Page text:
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So many people hit their young-adult years believing control is all about saying yes to those things they were previously denied.  I think it takes us a bit longer to figure out that often the best way to exhibit our control is by choosing to say no to those same things.  I guess you could call this the difference between control and self-control.  So often we think control is about finally making sure we get what we want.  Self-control, however, is more about making sure we get what we need.

Self-control is not easy to come by, requiring the long view over instant gratification and initially appearing harsh, unpleasant, and virtually impossible to employ.  It requires practice, patience, and perseverance.  Self-control presupposes an intimate knowledge of self, knowing what is and is not good and appropriate for you.  It’s the anomaly of the person who is able to put down work and go home at the end of the day, saying no to the urge to stay another hour (when you consistently find yourself – once again – being the last one in the office to lock up).

Self-control in Scripture is interesting and sometimes amusing.  Here are some examples from the Old Testament that talk about what happens when you have self-control and what happens when you don’t:

Better a patient man than a warrior, a man who controls his temper than one who takes a city. (Prov: 16:32)

The warrior says yes to the battle while the patient man says wait.  Being able to control your temper can be more of a triumph than engaging in the battle.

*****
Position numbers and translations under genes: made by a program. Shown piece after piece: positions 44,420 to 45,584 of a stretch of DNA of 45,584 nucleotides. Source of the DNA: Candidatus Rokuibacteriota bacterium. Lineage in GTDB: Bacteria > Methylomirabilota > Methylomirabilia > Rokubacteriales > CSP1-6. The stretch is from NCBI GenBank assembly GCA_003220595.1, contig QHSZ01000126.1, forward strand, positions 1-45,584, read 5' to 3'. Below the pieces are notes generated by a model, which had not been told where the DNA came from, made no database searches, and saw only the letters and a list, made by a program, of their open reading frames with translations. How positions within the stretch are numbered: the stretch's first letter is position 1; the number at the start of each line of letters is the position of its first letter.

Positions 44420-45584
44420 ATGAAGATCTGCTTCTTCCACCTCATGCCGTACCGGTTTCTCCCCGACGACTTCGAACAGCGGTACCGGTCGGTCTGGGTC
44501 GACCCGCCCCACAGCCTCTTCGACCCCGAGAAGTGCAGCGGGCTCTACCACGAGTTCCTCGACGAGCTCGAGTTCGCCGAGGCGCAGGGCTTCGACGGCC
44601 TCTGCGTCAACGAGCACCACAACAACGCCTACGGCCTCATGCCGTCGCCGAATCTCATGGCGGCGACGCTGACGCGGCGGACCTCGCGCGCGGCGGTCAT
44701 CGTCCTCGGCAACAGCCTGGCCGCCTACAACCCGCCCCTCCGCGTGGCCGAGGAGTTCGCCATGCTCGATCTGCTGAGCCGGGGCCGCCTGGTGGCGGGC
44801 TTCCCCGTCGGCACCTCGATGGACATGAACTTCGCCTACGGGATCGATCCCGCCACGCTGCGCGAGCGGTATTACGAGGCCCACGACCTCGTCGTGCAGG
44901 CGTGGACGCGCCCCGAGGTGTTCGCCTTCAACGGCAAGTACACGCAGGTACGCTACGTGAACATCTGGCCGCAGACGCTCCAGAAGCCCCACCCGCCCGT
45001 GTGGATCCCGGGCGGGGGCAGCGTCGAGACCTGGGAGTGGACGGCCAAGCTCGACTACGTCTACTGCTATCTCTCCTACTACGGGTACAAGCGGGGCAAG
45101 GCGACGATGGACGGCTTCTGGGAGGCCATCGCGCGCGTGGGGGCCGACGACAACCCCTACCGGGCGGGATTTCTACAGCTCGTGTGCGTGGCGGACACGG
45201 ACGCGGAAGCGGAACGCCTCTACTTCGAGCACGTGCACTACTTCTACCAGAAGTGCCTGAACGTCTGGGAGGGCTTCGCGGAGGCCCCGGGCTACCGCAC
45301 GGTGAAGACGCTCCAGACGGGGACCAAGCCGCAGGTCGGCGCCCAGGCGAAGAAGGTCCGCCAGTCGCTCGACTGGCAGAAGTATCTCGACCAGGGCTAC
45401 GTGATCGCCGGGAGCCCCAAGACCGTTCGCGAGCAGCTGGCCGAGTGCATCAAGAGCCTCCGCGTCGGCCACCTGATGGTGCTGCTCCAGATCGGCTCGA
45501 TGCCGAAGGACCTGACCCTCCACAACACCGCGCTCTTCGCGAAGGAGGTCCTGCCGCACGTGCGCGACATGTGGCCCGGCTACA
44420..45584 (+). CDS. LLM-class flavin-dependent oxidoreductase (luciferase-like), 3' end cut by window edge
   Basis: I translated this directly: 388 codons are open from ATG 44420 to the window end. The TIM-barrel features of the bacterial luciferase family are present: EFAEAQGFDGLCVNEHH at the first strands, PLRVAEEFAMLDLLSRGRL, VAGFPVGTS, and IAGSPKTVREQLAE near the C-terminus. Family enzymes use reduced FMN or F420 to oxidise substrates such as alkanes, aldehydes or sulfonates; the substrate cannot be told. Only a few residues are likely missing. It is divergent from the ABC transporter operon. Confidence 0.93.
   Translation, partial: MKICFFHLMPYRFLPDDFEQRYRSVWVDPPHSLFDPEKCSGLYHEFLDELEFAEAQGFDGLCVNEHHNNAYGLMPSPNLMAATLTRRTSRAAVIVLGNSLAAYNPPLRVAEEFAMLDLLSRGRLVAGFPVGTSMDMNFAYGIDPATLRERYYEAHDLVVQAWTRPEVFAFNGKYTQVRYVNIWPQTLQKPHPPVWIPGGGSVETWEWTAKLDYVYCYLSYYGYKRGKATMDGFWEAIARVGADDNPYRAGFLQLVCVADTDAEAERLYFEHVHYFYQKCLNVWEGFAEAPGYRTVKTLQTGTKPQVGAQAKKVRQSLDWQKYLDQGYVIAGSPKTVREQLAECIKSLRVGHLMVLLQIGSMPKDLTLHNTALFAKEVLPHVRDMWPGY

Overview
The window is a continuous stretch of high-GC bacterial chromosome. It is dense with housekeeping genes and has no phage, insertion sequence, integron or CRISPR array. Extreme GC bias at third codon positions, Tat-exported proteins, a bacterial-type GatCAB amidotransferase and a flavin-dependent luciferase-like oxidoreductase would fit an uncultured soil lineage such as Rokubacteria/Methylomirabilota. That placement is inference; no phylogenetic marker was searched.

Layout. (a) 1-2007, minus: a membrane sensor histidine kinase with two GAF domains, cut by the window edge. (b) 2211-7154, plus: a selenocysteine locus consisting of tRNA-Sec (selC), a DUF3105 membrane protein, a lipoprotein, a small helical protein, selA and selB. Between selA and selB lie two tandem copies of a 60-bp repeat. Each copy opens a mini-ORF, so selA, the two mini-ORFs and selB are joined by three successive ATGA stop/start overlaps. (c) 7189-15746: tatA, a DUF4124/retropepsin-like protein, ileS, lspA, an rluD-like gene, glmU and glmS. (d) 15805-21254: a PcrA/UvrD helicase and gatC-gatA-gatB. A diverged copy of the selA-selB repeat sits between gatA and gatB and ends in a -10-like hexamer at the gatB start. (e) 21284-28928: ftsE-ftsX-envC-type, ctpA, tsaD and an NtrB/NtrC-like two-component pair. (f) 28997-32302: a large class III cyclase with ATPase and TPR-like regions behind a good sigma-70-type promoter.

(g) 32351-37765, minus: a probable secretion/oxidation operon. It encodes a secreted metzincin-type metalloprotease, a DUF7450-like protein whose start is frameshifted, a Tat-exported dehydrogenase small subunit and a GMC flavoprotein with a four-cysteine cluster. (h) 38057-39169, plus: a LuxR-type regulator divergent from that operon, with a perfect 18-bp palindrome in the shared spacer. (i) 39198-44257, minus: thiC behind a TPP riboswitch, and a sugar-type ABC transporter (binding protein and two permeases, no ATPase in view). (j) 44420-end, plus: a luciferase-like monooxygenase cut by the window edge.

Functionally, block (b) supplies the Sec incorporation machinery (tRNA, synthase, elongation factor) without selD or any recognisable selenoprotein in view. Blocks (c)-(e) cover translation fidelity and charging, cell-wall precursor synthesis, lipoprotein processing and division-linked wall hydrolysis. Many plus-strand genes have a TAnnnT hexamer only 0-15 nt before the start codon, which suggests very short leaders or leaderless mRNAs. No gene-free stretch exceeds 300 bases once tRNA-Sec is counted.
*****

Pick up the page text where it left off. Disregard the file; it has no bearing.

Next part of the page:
Like a city whose walls are broken down is a man who lacks self-control.  (Prov. 25:28)

Self-control is a valuable defense against all kinds of problems.  If you lack it, you leave yourself wide open and vulnerable.

A food gives full vent to his anger, but a wise man keeps himself under control.  (Prov. 29:11)

Giving full vent to anger or any excessity rarely produces the fruit you expect or projects you in a positive light.  Anger may get you what you want, but it robs you of what you need, especially in relationships.

The New Testament is certainly not silent where self-control is involved.  It is listed as one of the fruit of the Spirit in Galatians 5:22-23.  Its value is recognized and affirmed in 1 Thessalonians 5:6 and 8.  Leaders in the church are to be self-controlled (1 Tim. 3:2; Titus 1:8; 2:5).  Self-control is valued across the age spectrum (Titus 2:2, 6).  Each person is instructed to exercise self-control (1 Peter 1:13; 4:7; 5:8).

it is obvious that self-control is a virtue and a value.  It can also, sadly, be in short supply in life.  You know it is good.  You want to be able to exercise control over self.  None of us want to admit we aren’t able to control ourselves.  So how do you develop a better grasp of saying no?  The answer, of course, lies within each person.

Authored by Dr. Gregory Jantz, founder of The Center • A Place of HOPE, and author of 38 books. The Center creates individualized programs to treat behavioral and mental health issues, including eating disorders, addiction, depression, anxiety and others. If you or a loved one is struggling with past abuse, The Center is here to help. Our team is skilled at navigating these sensitive issues. For more information, fill out this form or call 1-888-747-5592 to speak confidentially with a specialist today.